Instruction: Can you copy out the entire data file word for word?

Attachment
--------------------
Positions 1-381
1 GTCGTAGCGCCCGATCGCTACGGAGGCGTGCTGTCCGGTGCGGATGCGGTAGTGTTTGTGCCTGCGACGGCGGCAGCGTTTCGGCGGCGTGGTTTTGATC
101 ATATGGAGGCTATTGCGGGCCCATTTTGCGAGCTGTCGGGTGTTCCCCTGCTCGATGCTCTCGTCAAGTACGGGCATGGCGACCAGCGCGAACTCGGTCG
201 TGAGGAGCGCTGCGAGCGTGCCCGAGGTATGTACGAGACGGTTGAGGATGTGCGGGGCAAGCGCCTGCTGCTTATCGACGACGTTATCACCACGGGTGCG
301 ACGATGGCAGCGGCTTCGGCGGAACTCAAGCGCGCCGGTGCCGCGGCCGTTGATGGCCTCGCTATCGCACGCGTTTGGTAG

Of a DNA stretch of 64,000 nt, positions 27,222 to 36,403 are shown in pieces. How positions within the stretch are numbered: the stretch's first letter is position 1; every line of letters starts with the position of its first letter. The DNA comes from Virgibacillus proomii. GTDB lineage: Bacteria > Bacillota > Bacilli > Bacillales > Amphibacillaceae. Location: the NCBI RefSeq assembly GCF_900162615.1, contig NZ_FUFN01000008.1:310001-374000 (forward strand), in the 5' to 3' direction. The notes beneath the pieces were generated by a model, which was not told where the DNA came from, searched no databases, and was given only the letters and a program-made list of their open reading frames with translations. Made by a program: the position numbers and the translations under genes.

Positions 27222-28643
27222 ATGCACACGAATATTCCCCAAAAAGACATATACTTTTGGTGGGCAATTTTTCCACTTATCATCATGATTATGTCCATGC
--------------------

Positions 1-381
1 GTCGTAGCGCCCGATCGCTACGGAGGCGTGCTGTCCGGTGCGGATGCGGTAGTGTTTGTGCCTGCGACGGCGGCAGCGTTTCGGCGGCGTGGTTTTGATC
101 ATATGGAGGCTATTGCGGGCCCATTTTGCGAGCTGTCGGGTGTTCCCCTGCTCGATGCTCTCGTCAAGTACGGGCATGGCGACCAGCGCGAACTCGGTCG
201 TGAGGAGCGCTGCGAGCGTGCCCGAGGTATGTACGAGACGGTTGAGGATGTGCGGGGCAAGCGCCTGCTGCTTATCGACGACGTTATCACCACGGGTGCG
301 ACGATGGCAGCGGCTTCGGCGGAACTCAAGCGCGCCGGTGCCGCGGCCGTTGATGGCCTCGCTATCGCACGCGTTTGGTAG

Of a DNA stretch of 64,000 nt, positions 27,222 to 36,403 are shown in pieces. How positions within the stretch are numbered: the stretch's first letter is position 1; every line of letters starts with the position of its first letter. The DNA comes from Virgibacillus proomii. GTDB lineage: Bacteria > Bacillota > Bacilli > Bacillales > Amphibacillaceae. Location: the NCBI RefSeq assembly GCF_900162615.1, contig NZ_FUFN01000008.1:310001-374000 (forward strand), in the 5' to 3' direction. The notes beneath the pieces were generated by a model, which was not told where the DNA came from, searched no databases, and was given only the letters and a program-made list of their open reading frames with translations. Made by a program: the position numbers and the translations under genes.

Positions 27222-28643
27222 ATGCACACGAATATTCCCCAAAAAGACATATACTTTTGGTGGGCAATTTTTCCACTTATCATCATGATTATGTCCATGC